Disaster related costs are classified as either Emergency Work or Permanent Work. Definitions are provided below. To qualify for state and federal reimbursement, there must be a clear audit trail for disaster related expenditures. It is best to establish this trail from the outset of a potentially disastrous situation. The documentation system used is an organizational choice; use what works best for you.

Cost Categories (as used on DEM 129 and DEM 130)

Emergency Work

Category A: Debris clearance (Cleaning up debris off of publicly owned properties).

Category B: Emergency protective measures (Emergency response activities for the protection of lives, property and the environment).

Personnel costs for categories A and B should be based only on overtime costs for permanent full-time employees. Personnel costs include salaries and benefits. If you hire temporary help to respond to the emergency, then their regular and overtime costs can be included. All equipment and material costs, regardless of when used, can be included. Equipment costs should be based upon established hourly rates. Permanent Work (In general, the cost of repair or restoration must be at least $1,000.00 per site or project.)

Category C: Road Systems (Repair of damaged roads. Each individually identifiable damaged segment should be considered a separate project; damage to roads for which the jurisdiction receives federal aid must be submitted to Washington Department of Transportation (WADOT) and must be at least $3,000.00 per project).

Category D: Water Control Facilities (Damages to dikes, levees, drainage channels and other similar facilities).

Category E: Public Buildings and Equipment (Damages to publicly owned buildings and equipment).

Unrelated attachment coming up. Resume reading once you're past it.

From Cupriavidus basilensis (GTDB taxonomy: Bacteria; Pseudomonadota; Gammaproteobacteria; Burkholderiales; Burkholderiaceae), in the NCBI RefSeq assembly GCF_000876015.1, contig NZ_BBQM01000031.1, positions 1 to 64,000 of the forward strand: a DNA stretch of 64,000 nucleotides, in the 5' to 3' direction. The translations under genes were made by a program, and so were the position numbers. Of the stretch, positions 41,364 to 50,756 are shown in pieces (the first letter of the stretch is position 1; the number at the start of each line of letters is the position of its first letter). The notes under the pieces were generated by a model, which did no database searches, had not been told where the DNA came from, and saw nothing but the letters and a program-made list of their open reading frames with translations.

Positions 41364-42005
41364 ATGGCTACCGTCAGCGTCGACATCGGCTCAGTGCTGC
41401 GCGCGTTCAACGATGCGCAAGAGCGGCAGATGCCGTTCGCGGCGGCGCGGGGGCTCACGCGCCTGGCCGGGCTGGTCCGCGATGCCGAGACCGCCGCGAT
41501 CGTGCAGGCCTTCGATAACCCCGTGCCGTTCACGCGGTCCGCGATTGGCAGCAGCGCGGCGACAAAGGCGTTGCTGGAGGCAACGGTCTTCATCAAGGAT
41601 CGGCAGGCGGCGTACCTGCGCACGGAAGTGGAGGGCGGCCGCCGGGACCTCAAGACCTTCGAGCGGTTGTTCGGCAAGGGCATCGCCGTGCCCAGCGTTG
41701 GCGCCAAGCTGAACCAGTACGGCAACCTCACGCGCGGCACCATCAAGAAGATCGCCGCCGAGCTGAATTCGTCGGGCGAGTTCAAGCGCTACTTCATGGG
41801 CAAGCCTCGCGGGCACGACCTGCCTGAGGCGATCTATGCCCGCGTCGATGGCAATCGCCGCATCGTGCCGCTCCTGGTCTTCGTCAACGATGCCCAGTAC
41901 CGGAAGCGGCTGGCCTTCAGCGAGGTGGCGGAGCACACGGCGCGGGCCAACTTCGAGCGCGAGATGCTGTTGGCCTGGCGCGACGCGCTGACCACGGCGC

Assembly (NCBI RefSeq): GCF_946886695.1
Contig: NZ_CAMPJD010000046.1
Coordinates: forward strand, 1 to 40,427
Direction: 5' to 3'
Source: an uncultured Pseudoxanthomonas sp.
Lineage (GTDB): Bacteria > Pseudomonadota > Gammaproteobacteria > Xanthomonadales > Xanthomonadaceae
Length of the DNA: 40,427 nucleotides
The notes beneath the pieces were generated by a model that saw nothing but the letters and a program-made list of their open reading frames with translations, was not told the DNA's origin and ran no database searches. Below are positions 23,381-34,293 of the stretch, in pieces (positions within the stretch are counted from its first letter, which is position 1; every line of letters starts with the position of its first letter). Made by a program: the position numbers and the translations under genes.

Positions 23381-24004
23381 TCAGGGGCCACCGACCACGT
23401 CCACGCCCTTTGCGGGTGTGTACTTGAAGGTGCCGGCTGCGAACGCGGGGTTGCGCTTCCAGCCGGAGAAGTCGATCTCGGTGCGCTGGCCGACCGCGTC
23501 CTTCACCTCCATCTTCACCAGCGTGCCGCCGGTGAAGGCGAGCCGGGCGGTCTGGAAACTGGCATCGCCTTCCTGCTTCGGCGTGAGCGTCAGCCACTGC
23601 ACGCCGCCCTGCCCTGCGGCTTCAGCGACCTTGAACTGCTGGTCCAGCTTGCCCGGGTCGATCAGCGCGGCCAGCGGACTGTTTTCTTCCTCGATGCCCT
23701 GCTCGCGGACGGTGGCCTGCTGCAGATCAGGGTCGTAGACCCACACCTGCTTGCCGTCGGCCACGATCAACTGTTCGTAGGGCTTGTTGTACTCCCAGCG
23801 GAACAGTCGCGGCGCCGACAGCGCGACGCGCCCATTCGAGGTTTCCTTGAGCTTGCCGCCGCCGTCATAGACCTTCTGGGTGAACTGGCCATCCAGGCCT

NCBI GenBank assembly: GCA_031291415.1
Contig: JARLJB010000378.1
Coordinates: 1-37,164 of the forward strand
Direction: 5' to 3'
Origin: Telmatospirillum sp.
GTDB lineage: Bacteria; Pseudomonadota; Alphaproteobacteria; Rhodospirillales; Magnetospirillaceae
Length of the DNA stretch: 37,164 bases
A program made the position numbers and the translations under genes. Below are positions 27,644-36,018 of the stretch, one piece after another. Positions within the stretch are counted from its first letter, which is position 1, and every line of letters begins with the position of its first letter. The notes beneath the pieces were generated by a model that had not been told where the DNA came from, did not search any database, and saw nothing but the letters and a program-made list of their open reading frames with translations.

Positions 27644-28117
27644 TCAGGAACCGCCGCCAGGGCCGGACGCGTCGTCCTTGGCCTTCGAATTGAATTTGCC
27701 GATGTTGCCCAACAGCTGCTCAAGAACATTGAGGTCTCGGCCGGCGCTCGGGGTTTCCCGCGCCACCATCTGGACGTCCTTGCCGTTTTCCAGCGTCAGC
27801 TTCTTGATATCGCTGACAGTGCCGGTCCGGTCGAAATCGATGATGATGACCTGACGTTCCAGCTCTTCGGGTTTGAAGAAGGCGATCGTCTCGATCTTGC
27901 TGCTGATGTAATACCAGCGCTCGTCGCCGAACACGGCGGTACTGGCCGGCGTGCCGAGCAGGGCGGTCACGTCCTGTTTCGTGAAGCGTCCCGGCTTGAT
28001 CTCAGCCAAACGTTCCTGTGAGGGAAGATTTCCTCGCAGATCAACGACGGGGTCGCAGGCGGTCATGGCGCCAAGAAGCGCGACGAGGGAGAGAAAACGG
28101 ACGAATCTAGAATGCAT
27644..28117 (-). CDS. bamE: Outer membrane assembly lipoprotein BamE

Category F: Public Utility Systems (Damages to water, sewer, sanitary sewer, electrical utility systems, water and/or sanitary sewer treatment plants that are publicly owned or owned by private nonprofit organizations).

Category G: Parks (Damages to park facilities, fences, landscaping, etc.).

All personnel, equipment, and material costs (regular and overtime) are recognized for permanent work.



DEM Forms 129 and 130 are available in the distributed copy of the CEMP and from Thurston County Emergency Management. Please call 867-2800.

You will need to specify the Category of Work, provide a brief description of the damage or loss, the location of the damage or loss, and an estimate of cost to repair or replace. Estimates do not have to be formal but rather educated guesses. The purpose of the information is to determine if the County might qualify for federal assistance. Additionally, you must provide the following information:

1. Identify and describe damages which constitute a health and/or safety hazard to the general public.

2. Describe population adversely affected directly or indirectly by the loss of public facilities or damages.

3. What economic activities are adversely affected by the loss of public facilities or damages?

4. Describe how the applicant intends to repair the damage, provide a schedule for accomplishing the work, and describe the source and availability of funds to accomplish the repairs. How quickly can the damage be repaired, without degradation of public services?

5. What is the impact on public services if a declaration is not made?